My sister and brother-in-law are on an Alaska cruise, soaking up the natural beauty of the 49th state.
They’re also sending me a steady stream of photos such as this:
What’s the deal, guys? Frontier lawlessness? Too far away to be caught?
Stick with the natural beauty, guys. It can’t be beat:
(Photos courtesy of Phyllis Stone!)
I sent this photo straight to Professor Levy when I saw it. I think it’d make a great exam question for next year’s class at CU Law.
Who would be the plaintiff here? P.L. Travers’s estate? Disney? And isn’t the mark somewhat tortured anyway? “Yeah, Poppins because it’s popCORN, get it?” Unless they were going for Poppuns – which I doubt …
I have been complaining for as long as I’ve been traveling to France that Paris’s main airport, Charles de Gaulle, or Roissy, as it’s known locally, is a confusing, messy dump of an airport. I’m not the only one who thinks so.
But on this visit, I noticed some promising changes. Specifically, to the bathrooms in both Terminal 2 and Terminal 3 – they were clean and well-lighted and well-appointed, far better than I’d seen in the past.
And in Terminal 3, I was able to spot a new and interesting brand:
I thought perhaps this was some weird attempt to sound English-ified, but the etymology is in fact far less interesting; the company that owns the brand is Justinesy Frères and they’re a big hygiene products distributor; Patrick Justinesy is its chairman.
Still, I would like to think that someone at CDG besides me is just feeling a little bit, say, justinesy, about their soap today …
The stairwell of the apartment we rented in Paris held this trademark gem:
You would think this would be a shining example of a brand that’s absolutely incapable of crossing the Atlantic thanks to its English meaning. (I’m not sure if its significance is the same to British English speakers; if it is, the poor mark shouldn’t even be able to cross the Channel!) However, the mark has been registered here in the US, and Puky products are apparently available for sale here in the US. I just can’t imagine how successful a product bearing that name could be. Then again, Acne Jeans are so hot these days …
Hard pass on this shampoo:
It translates as “castor,” but out of an abundance of caution I think I’ll stay away from anything that even remotely suggests poison.
Craft beer sales in the US, which in 2012 commanded 10% of the beer market, have reached 19% as of this year. And as this linked article indicates, it’s a battle out there between Big Beer and craft breweries to control that market. So the corporate conglomerates are trying to find interesting messaging for attracting drinkers to those mass market beers. Like this:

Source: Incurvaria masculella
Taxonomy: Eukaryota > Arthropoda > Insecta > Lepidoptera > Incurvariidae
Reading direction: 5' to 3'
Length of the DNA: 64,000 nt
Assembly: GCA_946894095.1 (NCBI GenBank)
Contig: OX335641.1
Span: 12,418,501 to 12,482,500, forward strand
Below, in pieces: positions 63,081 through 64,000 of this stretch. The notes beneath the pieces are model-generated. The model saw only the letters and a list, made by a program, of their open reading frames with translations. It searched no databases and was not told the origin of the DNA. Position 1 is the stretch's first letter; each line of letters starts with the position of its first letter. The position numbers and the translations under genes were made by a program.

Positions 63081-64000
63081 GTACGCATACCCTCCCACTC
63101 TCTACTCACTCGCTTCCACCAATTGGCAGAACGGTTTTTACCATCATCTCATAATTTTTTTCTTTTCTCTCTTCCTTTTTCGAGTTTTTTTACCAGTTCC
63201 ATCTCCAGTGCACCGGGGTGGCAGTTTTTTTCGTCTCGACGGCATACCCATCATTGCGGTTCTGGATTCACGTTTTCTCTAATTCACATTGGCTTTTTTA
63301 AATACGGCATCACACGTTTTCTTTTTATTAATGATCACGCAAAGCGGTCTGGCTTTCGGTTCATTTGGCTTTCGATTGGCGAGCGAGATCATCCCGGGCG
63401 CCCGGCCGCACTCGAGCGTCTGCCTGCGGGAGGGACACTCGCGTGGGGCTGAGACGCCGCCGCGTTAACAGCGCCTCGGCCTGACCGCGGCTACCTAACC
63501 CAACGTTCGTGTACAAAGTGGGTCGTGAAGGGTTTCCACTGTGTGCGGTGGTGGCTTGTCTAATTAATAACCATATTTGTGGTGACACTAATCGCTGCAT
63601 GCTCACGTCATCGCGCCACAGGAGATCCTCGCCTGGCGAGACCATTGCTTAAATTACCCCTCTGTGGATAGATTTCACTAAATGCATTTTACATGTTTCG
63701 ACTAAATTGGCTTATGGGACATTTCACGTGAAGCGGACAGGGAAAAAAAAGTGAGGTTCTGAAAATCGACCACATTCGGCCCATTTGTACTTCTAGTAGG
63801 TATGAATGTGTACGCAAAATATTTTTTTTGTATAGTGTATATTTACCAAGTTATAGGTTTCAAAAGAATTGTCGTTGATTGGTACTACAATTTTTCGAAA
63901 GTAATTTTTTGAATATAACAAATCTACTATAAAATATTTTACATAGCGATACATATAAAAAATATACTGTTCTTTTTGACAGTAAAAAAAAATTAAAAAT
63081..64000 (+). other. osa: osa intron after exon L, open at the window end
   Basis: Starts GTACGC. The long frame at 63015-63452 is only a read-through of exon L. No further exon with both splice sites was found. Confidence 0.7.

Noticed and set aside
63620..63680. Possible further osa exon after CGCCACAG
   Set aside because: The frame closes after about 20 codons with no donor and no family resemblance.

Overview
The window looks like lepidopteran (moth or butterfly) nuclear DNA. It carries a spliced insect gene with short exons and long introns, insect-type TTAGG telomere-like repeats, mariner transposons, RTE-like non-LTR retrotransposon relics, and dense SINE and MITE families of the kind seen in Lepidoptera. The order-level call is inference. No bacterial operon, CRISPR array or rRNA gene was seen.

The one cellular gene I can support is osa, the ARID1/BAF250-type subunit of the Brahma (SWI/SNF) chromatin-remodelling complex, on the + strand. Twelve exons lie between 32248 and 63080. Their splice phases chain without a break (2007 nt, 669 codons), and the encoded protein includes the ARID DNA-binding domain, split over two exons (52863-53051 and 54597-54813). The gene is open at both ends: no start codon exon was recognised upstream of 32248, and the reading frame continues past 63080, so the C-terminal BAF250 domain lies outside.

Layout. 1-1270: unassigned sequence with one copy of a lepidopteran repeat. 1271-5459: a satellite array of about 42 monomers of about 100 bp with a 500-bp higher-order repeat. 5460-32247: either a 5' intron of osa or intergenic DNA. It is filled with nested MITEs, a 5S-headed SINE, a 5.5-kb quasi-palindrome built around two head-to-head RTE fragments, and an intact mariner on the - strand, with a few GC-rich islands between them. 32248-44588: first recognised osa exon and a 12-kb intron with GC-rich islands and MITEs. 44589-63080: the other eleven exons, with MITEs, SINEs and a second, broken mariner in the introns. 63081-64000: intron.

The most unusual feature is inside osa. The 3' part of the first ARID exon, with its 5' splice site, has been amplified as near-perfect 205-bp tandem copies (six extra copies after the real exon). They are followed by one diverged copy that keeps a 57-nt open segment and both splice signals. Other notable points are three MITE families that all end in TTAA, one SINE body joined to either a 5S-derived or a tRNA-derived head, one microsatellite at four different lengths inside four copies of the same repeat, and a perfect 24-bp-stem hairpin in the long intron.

Now I’m all about Stella’s ad copy here (omitted due to my incompetent photo skills) – it reads “Raising the bar and everyone in it. For over 600 years.” 600 years of brewing is a long time, and you get a nice pat on the back for it. But “Be Legacy“? I suspect they’re trying to convey the message that classic or traditional or old and well-known beers should be valued for that history, which again, is a laudable sentiment. But “legacy” seems overly subtle to me. And if the “Be” part is meant to suggest Belgium, and that tagline then means Belgian Legacy, well, that’s way too subtle!
Thanks to the INTA annual meeting in May and the Rocky Mountain IP and Technology Institute in June, my brain is chock-full of trademark knowledge and case law. Hence my having to take a snap of this establishment’s name immediately:
That’s FreezBee, for frozen yogurt. So, if we were in the US, would that be dilution? Likelihood of dilution? Does dilution even exist? What dilutive harm could the owner of the trademark possibly assert? This may all be academic, as it looks like the FRISBEE trademark may have fallen to generic status, and its ownership is certainly flaky. Still, it’s a fun fact pattern, and evidence of where my brain goes even on vacation in Paris.
I spent my junior year of college in Paris, on Middlebury College’s year abroad program. It was an amazing, eye-opening, exciting and educational year. I made friends who are among my closest today; I honed my French, became an honorary Paris native, saw old movies, learned how to drink – basically all one could want from a year abroad.
It’s clear to me now that my destiny as a trademark lawyer was being forged even back then – back in the early 80s, long before I thought about law school. Why? Because I was obsessed with the (then and now) hilarious English-esque brands adopted by French companies. This one never failed to elicit gales of laughter:
We native English speakers simply couldn’t resist genericizing the term, e.g., “where should we flunch?” Yet somehow, we could never bring ourselves to flunch at Flunch. Grim fast food just wasn’t on our agenda, which probably predicted the foodies some of us are today. I’m still always amazed by the throngs in Paris at Flunch and McDo’ and their ilk. I can’t believe Flunch is still alive – but I’m glad it is so that I can relive the chuckles of my college days.